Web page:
Tall, thin, and brightly colored, Hanoi's "tube houses" dominate the city's streets as nine million people compete for space in Vietnam's bustling capital.
Although Vietnam saw several villas and garden houses built during the French colonial period, Hanoi has few grand residential homes.
Instead, tree-lined streets are packed barely four meters wide but are three times that in depth.
Typically, a tube house might be home to a family of four, but two or three generations of relatives sometimes have to jostle for space.
The first tube houses -- known as "nha ong" in Vietnamese -- are thought to have appeared in the capital at the end of the 19th century when villagers looking to sell silver, traditional herbs, and tools began to move to the area.
This photograph, taken on June 8, 2021, shows a street vendor walking past narrow residential houses, known as 'nha ong' in Vietnamese or 'tube houses,' in an urban area of Hanoi. Photo: AFP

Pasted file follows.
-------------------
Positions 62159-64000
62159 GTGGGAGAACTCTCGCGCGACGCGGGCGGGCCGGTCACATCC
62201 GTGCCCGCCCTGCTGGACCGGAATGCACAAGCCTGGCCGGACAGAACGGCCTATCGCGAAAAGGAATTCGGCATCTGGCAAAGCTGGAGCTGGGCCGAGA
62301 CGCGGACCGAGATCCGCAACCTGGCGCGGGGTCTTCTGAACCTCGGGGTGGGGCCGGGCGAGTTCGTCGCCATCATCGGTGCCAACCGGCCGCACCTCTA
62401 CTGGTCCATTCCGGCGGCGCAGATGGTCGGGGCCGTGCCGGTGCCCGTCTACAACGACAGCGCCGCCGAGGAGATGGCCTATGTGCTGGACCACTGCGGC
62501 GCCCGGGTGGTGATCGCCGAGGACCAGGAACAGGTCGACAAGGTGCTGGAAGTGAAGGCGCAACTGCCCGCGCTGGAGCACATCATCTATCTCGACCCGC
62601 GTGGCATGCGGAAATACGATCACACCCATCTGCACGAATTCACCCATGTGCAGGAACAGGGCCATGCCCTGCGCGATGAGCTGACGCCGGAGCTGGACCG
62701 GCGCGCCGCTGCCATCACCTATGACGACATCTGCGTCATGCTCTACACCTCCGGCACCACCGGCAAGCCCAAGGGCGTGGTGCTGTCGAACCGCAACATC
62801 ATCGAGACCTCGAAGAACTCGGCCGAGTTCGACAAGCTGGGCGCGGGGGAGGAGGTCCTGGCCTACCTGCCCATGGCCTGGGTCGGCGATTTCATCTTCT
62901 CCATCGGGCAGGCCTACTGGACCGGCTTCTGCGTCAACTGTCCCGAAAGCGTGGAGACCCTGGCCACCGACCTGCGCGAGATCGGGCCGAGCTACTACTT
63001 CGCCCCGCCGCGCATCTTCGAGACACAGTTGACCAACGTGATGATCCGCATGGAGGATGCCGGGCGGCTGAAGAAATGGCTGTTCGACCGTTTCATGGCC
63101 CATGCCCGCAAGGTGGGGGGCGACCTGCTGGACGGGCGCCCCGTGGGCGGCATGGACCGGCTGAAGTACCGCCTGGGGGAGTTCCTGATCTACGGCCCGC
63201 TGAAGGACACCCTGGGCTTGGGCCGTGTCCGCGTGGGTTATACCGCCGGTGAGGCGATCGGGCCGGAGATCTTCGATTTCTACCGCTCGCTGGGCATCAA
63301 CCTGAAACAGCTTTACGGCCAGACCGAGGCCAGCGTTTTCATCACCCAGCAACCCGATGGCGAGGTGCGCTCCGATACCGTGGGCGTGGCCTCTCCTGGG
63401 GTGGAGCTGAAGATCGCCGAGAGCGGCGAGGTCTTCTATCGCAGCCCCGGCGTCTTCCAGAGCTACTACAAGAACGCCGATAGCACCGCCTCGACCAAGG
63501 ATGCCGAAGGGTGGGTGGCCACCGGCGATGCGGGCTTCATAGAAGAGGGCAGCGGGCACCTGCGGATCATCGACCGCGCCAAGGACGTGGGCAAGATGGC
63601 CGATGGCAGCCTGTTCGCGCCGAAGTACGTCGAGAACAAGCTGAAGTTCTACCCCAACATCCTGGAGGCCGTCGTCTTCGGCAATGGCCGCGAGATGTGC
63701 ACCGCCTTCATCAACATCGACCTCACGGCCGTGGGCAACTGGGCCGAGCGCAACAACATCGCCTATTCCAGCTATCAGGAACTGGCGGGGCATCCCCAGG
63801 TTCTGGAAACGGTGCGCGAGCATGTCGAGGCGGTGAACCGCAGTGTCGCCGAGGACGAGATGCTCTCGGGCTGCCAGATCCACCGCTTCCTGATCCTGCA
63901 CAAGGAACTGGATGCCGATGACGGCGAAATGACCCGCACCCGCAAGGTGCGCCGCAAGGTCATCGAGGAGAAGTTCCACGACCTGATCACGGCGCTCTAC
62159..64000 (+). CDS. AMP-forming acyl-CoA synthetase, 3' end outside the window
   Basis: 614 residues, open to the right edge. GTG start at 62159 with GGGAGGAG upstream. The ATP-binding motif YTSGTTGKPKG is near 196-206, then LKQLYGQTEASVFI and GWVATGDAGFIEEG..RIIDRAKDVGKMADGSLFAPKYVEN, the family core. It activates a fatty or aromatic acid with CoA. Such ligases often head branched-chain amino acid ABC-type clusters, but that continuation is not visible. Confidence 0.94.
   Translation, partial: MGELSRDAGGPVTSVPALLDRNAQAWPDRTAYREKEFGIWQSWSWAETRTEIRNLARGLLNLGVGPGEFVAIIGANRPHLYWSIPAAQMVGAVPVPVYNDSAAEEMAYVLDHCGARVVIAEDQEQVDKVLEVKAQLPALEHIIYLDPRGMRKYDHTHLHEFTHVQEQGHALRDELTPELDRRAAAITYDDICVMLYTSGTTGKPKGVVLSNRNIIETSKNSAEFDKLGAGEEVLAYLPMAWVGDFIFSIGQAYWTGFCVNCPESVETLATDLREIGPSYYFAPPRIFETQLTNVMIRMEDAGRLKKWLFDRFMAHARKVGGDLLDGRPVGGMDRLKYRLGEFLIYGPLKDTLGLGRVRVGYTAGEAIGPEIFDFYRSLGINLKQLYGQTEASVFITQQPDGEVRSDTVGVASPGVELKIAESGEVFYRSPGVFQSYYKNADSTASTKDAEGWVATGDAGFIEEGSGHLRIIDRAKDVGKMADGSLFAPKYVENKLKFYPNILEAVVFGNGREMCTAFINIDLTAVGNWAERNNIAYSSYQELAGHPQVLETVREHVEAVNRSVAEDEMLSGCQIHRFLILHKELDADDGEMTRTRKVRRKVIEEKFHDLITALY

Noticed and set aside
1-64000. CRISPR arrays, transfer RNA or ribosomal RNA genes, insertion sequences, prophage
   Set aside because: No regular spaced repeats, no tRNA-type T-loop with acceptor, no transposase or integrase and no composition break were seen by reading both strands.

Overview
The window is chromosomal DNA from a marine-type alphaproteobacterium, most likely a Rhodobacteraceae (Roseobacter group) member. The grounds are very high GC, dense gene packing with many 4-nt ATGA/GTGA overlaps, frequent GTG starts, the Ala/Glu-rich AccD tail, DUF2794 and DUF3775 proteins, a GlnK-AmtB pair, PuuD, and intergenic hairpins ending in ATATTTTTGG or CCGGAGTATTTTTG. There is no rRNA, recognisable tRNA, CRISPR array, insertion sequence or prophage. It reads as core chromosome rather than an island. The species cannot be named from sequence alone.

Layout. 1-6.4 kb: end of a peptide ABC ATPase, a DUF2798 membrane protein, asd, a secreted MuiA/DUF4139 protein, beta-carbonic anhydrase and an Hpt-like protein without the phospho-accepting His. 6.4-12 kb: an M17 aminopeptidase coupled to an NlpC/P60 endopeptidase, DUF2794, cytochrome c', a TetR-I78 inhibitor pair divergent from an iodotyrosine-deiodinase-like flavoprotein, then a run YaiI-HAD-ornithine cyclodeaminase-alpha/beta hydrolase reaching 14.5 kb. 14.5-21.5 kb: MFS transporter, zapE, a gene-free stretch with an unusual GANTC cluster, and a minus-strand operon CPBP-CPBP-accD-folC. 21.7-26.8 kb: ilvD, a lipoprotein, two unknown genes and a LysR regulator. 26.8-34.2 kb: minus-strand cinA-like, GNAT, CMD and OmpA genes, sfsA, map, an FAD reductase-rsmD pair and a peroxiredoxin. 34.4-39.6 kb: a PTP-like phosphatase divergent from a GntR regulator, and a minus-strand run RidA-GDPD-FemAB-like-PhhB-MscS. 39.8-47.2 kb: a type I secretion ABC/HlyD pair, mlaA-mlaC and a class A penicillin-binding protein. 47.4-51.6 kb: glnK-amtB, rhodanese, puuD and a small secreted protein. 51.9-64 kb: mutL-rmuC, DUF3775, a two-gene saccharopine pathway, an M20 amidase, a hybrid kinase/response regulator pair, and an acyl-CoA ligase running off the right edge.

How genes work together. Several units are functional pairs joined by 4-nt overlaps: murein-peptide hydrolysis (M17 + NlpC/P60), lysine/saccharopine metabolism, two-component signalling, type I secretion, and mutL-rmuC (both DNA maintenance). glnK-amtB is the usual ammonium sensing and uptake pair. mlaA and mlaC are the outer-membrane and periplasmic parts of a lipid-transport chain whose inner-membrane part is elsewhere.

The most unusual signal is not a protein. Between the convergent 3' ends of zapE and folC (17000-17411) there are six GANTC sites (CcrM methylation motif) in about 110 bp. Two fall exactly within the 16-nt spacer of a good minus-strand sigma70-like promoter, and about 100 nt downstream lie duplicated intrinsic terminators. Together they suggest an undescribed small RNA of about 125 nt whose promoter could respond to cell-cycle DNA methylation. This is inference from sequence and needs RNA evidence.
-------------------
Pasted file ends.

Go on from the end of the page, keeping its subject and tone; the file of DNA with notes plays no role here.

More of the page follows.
A narrow architectural style evolved from the limited available space, said Tran Quoc Bao, a senior lecturer at the National University of Civil Engineering.
The design is still a favorite in modern-day Hanoi, where architects now refer to them as "adjoining houses."
"This model of the house is essential for an urban architect (today). The adjoining house is a combination of both the traditional and modern residence," the Hanoi-based lecturer told AFP, adding that they can also be found in many other Vietnamese cities.
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